China is behaving as realists would predict. What's the problem?
Daniel Blumenthal has a good post up on Foreign Policy on what's behind the seeming shift in elite Western opinion regarding China. He then writes:
All of these pieces were published during a time of demonstrably heightened Sino-American tension. But unlike past periods of Sino-American tension, when opinion-makers blamed America as much as China for bad relations, all of these writers put the blame for tense relations squarely at China's feet. They just disagree on whether China's arrogance is based on strength or weakness. Perhaps it took the departure of Bush-Cheney, so unpopular with elites, for these writers to begin to see China for what the American people know it to be: a growing threat to the United States.
So the answer to the first question is that for a variety of reasons -- including the end of the Bush presidency, the financial crisis, and aggressive Chinese behavior -- there seems to be a trend in elite opinion towards viewing China as a problem.
But what about the second question? Why is China a problem?
I think there's an even more important question: what is the nature of the "China problem?"
Right now, China's behavior is troublesome but in a fairly non-ideological manner: they're trying to maximize their advantage, sometimes at our expense. This is felt most acutely in the economic realm, which is why many liberals (like Paul Krugman) are crying foul. In the military/security realm there's concern about China's military build-up, but mostly in the context of how that impacts America's heretofore unfettered freedom of access, not in the context of an imminent campaign of armed conquest throughout Asia.
In other words, China is behaving how many realists would expect a powerful state to behave. This doesn't preclude conflict (obviously it potentially heightens the chances of conflict) but it does present something of a rub for the United States, especially for our politicians and our foreign policy punditry. We love ideological enemies. Revolutionary regimes - be they in Moscow or Tehran - excite us in a way that grubby, material-interest seeking states do not. This, I think, explains the rather flaccid attempts to date to dress up China's fusion of authoritarianism and capitalism into some kind of looming ideological challenge to the U.S. Otherwise, China's deal cutting with third world tyrants, its military investments, its economic agenda, just doesn't pack that dramatic punch.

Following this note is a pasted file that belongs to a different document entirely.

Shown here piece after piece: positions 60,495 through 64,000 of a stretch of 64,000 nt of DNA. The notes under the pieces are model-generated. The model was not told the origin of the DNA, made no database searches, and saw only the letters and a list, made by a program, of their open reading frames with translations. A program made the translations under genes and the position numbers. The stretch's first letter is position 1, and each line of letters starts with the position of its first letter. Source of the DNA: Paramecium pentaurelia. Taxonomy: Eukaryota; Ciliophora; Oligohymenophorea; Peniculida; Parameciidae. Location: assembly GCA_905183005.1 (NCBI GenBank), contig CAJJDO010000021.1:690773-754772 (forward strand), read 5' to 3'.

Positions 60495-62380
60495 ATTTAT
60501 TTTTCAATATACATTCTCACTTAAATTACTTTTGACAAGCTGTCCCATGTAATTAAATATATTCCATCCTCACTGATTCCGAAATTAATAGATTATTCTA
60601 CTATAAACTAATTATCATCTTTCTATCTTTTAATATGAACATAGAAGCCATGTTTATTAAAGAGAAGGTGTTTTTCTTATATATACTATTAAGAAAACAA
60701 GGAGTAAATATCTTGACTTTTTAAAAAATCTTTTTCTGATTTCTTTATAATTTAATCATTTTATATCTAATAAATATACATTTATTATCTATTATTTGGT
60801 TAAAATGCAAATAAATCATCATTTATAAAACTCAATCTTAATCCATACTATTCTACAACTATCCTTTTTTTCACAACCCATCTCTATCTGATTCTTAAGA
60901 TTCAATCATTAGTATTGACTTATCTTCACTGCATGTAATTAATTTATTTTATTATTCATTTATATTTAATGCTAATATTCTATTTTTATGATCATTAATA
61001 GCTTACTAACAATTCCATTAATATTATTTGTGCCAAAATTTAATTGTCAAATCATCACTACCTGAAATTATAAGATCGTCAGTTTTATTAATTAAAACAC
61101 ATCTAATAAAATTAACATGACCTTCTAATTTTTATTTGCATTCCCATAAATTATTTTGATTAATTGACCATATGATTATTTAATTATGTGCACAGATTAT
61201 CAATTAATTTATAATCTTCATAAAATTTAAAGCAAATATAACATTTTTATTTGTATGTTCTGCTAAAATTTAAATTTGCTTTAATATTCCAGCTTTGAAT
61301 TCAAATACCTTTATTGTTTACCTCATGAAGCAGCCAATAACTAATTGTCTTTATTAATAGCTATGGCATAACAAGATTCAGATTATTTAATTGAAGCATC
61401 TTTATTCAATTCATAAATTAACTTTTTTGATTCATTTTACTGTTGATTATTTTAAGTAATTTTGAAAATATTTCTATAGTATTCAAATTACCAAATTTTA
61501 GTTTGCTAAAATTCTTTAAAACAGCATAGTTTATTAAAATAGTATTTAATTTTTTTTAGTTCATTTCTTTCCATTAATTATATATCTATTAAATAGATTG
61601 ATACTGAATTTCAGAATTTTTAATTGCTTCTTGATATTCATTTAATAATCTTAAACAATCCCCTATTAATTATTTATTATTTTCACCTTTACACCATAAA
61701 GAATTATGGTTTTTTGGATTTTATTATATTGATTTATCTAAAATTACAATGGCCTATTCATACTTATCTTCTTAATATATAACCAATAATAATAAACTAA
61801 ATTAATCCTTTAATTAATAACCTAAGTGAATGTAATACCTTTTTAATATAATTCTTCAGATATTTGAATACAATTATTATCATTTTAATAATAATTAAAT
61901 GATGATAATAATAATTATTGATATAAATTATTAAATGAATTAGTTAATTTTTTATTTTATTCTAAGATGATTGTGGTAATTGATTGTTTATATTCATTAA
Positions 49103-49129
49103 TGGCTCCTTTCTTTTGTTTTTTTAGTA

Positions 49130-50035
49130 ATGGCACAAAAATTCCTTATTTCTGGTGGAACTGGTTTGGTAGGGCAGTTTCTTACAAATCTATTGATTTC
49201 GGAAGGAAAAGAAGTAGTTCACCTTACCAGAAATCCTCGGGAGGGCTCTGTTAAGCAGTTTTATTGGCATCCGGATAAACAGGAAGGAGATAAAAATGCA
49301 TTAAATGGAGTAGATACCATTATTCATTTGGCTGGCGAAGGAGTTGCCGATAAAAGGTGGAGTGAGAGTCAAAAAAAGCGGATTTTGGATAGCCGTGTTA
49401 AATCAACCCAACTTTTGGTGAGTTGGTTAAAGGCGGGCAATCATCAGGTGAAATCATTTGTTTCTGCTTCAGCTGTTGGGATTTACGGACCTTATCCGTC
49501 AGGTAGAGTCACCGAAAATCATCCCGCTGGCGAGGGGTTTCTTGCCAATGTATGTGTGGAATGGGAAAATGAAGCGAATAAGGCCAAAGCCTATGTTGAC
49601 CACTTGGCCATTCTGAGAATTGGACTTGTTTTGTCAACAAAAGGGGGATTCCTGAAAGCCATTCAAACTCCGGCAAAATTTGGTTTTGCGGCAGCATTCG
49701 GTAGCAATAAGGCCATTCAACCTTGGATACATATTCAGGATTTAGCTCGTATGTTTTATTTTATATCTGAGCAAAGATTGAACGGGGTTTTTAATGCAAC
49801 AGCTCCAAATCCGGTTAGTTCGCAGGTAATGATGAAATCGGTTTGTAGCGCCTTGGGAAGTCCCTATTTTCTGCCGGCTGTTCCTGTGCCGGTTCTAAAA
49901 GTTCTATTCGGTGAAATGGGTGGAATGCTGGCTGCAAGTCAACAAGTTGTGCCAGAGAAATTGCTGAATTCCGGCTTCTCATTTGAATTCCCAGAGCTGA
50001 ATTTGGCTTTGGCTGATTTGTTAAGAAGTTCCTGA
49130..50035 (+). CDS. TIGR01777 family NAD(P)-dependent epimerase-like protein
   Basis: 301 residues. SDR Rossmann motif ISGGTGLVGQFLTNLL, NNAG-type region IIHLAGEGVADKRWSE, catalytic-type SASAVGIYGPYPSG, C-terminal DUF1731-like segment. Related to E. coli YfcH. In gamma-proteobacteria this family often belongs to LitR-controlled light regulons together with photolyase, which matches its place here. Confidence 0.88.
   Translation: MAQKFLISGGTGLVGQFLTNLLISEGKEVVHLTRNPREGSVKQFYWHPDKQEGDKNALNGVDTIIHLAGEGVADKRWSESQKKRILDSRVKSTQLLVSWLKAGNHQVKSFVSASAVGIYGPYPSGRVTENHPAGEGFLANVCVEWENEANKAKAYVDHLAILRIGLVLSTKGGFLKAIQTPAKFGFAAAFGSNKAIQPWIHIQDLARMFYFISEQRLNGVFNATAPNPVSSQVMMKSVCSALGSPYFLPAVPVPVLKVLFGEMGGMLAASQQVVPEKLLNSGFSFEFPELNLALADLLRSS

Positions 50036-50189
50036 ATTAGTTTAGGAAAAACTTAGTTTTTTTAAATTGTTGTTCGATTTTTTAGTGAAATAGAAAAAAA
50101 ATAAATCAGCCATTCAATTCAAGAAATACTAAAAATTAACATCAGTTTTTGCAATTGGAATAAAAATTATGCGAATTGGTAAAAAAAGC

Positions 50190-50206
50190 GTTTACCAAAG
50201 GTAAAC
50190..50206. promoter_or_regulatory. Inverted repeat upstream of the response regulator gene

The U.S. itself takes a fairly ideological view toward foreign policy, if only rhetorically and inconsistently. The same officials who cannot balance a budget will frequently proclaim that they have unlocked God-given and universal truths about how humanity should order its affairs and - in the heights of excess - affirm that we have a positive obligation to further the Lord's work on Earth.
Obviously, there's very little room in such a worldview for another country to make similarly sweeping claims and China, to the extent that I am aware, has not (and if they're smart, they'll continue to stay mum). This complicates U.S. strategy, at least at the thematic level. When you strip away the rhetoric, the U.S. is no stranger to realpolitik - and that's not a bad thing! But crying "no fair" when China scoops up a good resource deal from a third world tyranny is not as morally edifying as decrying the advance of Evil Empire 2.0.